So that is what I did:  I let the race come to me.  For the first 16 miles, my paces ranged from 11:30 to 12:45.  I felt really good up until mile 8, when my feet started to hurt, but I determined that finishing a marathon was going to hurt, whether I walked or ran, and one of those would get me to the finish line (and food) much faster.  So I pushed on.  Things started to get ugly around 16 miles, and only got worse from there to the finish line.  Longer walking breaks, fewer smiles and cheers for my fellow runners.  I knew that the marathon would be work, but I was surprised at how alone and isolated I was on the course - Denver Rock 'n' Roll maintains a strict 6 hour cutoff for the marathon, and I think that it discourages a lot of newbie runners or slower runners from even trying.  When we split off from the half marathon at mile 13, I went from being surrounded by hundreds of other runners to being out there with a small handful (on average, I could see 5-10 runners ahead or behind me).  It was okay for a bit, because we could see faster marathon runners going in the other direction, so there were still people to cheer for.  Then we entered the park of doom.

Duhn, duhn, duhn.  Seriously.  Ask anyone who ran about Cheeseman Park, and they will all say the same thing.  It was winding, and it was desolate, and it went on FOREVER (or 2 miles.  It felt like forever).  It was beautiful ,the park separates the Denver Museum and the Zoo, but gosh, it was tough to run by myself in there for so dang long.  Mile 16, the mile that signaled the beginning of the end took place in there.

By mile 19, I felt utterly demoralized and cooked.  That's because at mile 19, you have to run by EVERYONE FINISHING THE RACE.  That's right, there are people cheering, and there's noise, and finishers are being announced, and there you are, with 7.2 miles to go.  I tried reminding myself that that is just "a shorter long run", and easy to put in the books.  But I also knew that I was working multiple blisters, was exhausted, out of fuel (thankfully the aid station at mile 19 had some Gu left - I really needed it!), and over running.  I was trying to text Ammon to come bring me some fuel while I was running, which wasn't working out so well.  He called me at mile 20, as I was walking and feeling like I had made a terrible mistake signing up for a full marathon.  I knew that I could finish within the time limit at that point, and I told him that I was thinking about walking it in.  I then told him that I had to go, because I was "kind of in the middle of a thing".  This, by the way, is the best thing to tell someone when they call you and you're in the middle of a marathon.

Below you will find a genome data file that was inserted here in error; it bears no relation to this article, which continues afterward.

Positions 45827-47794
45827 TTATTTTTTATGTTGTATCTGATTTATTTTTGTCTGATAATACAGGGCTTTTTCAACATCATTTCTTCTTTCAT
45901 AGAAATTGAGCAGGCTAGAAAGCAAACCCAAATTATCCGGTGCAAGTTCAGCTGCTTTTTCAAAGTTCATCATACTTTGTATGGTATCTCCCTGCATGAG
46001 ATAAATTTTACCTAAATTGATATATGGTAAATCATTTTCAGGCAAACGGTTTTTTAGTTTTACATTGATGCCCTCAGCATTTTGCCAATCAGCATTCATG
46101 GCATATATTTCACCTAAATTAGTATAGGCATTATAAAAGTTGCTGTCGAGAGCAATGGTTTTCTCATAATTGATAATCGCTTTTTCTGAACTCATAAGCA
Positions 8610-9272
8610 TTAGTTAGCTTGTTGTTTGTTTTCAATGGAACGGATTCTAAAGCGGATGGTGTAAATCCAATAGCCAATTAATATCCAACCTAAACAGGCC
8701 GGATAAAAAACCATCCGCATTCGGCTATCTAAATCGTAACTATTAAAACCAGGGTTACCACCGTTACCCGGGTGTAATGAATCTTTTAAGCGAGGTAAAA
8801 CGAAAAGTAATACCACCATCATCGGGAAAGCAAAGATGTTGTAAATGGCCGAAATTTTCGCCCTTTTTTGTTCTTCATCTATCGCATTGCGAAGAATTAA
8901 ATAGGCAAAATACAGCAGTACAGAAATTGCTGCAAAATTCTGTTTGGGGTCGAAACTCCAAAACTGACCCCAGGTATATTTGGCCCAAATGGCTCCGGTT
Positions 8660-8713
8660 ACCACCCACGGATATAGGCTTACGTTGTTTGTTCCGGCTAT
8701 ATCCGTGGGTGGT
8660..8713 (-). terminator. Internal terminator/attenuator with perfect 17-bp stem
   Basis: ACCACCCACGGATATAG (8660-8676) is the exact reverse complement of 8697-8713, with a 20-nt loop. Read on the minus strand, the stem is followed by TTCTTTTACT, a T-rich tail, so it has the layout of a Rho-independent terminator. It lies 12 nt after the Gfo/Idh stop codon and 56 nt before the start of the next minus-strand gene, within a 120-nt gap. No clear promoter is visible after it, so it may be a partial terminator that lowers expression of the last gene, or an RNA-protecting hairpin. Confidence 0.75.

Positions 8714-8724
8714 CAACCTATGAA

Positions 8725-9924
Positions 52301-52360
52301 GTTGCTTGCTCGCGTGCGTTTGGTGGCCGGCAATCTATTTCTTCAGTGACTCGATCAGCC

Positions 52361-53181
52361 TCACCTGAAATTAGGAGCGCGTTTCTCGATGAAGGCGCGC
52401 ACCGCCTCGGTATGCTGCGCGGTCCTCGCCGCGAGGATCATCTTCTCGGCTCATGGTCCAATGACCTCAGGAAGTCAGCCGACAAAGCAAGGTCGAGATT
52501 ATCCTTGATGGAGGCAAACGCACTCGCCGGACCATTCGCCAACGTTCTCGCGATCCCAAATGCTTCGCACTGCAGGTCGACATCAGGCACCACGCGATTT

The good news was, even though I was tempted, oh so tempted, to just walk my way to the finish line, I didn't give up.  I readjusted so that I walked for 4 minutes, then jogged for 1, a reversal of my usual run/walk interval.  It wasn't ideal, but it was my race, and I wanted to finish it on my terms.  That meant running as much as I could, even if it amounted to hardly anything.  I also set the intention to jog as many downhills as I could, figuring at that point that I needed to take every advantage I could.
 That's the only picture I took on course.  Mile #24 signaled hope for me, hope that I might not die out there.

Eventually, oh so slowly, the last .5 mile set itself up before me.  There was a bar that had tons of people on the patio, and when I came plodding by, by myself at this point, they started screaming and cheering for me.  I was so overcome that I started crying, and didn't stop.  Those people put some rocket fuel in my legs, because I was able to start jogging again, and made my way to the finish line, where Ammon was waiting for me with so much enthusiasm and excitement, that the Emcee asked if I knew that guy, and when I nodded through my sobs, she added that "It seems like he really likes me".  I think so too, Emcee lady.  

And that's the story all about how I became a marathon runner over the course of 26.2 miles and 5:49:11 today.  I'll take it with pride, because those miles and I fought and battled with each other.  In the end, I won.

Tuesday, October 7, 2014

It's obviously taper time.

I am so over running right now.

This girl is faking it, while she just hopes to make it

Oh wait... am I allowed to be saying that with less than 2 weeks to go before my marathon?  Crap.  To be honest, my hear has just not been in it the last several weeks.  I feel tired.  My body is recovering slower.  My hunger is vast and endless one day, and nonexistent the next.  Essentially, the triple threat of work, school, and marathon training have defeated my confidence that any of this is possibly going to end well.

Why do I tell you this?  To tell you that I AM going to trudge through this, and I am not going to let these hard times win.  I'm too close to the finish to not forge ahead at this point.  So even though I had to skip my long run over the weekend, and even though I don't feel like I did a "good enough" (whatever that means) job of training, I'm going to push ahead, and let the outcome be what it is.